At the end of a very productive three-hour business meeting with President Putin, organized by my good friend Sandy Weill, I showed the president my most recent Super Bowl ring. Upon seeing the ring, President Putin, a great and knowledgeable sports fan, was clearly taken with its uniqueness. At that point, I decided to give him the ring as a symbol of the respect and admiration that I have for the Russian people and the leadership of President Putin. I have ancestors from Russia, so it added significance for me to know that something so cherished would reside at the Kremlin along with other special gifts given to Russian presidents. It was truly an act of serendipity and one that I am honored to have experienced. It touched me to see President Putin’s reaction to the ring and I felt, emotionally, that it was the right way to conclude an exceptional meeting.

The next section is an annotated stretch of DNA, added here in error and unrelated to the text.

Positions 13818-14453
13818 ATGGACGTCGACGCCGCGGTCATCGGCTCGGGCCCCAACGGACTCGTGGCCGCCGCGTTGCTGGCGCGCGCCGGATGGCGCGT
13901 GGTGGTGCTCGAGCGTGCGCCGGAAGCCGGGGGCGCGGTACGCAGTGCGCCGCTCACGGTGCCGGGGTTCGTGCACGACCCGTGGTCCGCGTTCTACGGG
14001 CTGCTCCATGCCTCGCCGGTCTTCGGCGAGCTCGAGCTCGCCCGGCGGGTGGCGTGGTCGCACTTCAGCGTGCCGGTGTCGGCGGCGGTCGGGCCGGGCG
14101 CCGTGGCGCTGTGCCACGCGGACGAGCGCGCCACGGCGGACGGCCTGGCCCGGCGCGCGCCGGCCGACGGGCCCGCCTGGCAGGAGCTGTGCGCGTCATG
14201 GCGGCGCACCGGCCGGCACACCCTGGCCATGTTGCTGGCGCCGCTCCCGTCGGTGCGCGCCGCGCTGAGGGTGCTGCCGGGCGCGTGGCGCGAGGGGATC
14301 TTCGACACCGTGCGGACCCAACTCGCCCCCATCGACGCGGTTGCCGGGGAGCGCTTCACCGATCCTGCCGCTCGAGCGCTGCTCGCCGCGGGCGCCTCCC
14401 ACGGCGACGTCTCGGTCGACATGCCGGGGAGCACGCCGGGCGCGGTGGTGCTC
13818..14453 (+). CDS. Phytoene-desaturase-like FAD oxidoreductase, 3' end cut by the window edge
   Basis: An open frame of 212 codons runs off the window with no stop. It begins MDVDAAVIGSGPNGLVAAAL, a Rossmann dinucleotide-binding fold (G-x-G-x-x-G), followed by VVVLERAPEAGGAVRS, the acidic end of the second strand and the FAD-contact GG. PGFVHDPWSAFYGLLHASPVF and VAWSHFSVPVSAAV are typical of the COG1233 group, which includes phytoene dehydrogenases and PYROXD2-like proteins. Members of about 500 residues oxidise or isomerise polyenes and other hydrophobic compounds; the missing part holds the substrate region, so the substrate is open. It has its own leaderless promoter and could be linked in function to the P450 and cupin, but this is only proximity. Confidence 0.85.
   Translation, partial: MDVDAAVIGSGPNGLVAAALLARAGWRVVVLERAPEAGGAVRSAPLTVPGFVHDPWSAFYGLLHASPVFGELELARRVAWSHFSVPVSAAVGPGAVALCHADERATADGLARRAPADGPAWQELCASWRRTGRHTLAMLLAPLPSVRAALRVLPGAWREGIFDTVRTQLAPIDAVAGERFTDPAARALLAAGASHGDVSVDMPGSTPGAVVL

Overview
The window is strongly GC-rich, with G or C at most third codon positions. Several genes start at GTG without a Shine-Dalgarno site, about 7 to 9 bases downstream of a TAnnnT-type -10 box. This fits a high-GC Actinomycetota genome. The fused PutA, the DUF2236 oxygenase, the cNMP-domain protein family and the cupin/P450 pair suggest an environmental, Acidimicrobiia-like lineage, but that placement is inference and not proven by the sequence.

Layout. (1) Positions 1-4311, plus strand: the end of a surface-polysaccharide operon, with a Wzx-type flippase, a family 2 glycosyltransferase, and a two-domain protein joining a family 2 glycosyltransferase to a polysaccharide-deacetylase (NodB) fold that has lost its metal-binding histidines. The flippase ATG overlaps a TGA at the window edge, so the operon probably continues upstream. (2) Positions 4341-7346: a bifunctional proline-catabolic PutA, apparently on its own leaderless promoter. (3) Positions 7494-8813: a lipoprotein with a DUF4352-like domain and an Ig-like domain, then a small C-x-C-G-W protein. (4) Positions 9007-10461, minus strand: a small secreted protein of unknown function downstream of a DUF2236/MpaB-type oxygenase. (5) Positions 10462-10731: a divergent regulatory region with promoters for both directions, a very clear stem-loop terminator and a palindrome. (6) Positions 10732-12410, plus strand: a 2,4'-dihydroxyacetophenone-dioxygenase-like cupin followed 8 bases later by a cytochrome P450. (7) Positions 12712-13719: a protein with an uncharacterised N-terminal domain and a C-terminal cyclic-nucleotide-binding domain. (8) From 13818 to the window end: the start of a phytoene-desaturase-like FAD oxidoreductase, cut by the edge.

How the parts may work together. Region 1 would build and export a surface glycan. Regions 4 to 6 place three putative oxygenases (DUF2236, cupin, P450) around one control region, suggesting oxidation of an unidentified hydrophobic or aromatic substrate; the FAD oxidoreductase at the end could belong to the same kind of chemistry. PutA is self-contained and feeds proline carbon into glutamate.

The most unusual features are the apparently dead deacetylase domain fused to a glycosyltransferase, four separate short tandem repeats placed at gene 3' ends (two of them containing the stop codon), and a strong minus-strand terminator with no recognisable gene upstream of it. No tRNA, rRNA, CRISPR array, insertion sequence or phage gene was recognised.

Touchdown! I'm relieved that the New England Patriots will not be the spark that ignites a war with Russia. Good thing it was Bob Kraft involved. Just imagine if it were Bush's nominee for UN diplomat John Bolton: he'd have chased Putin through the halls throwing things, shoving threatening letters under Putin's door, and generally behaving like a madman.

Home Supreme Home

Supreme Court Justice David Souter finds his Weare, New Hampshire farmhouse threatened by an eminent domain action:
Souter, a longtime Weare resident, joined in a court decision last week that allows governments to seize private property from one owner and turn it over to another if doing so would benefit a community. Now, an outraged Californian wants to test the ruling - by asking Weare's selectmen to let him replace Souter's farm with a posh hotel.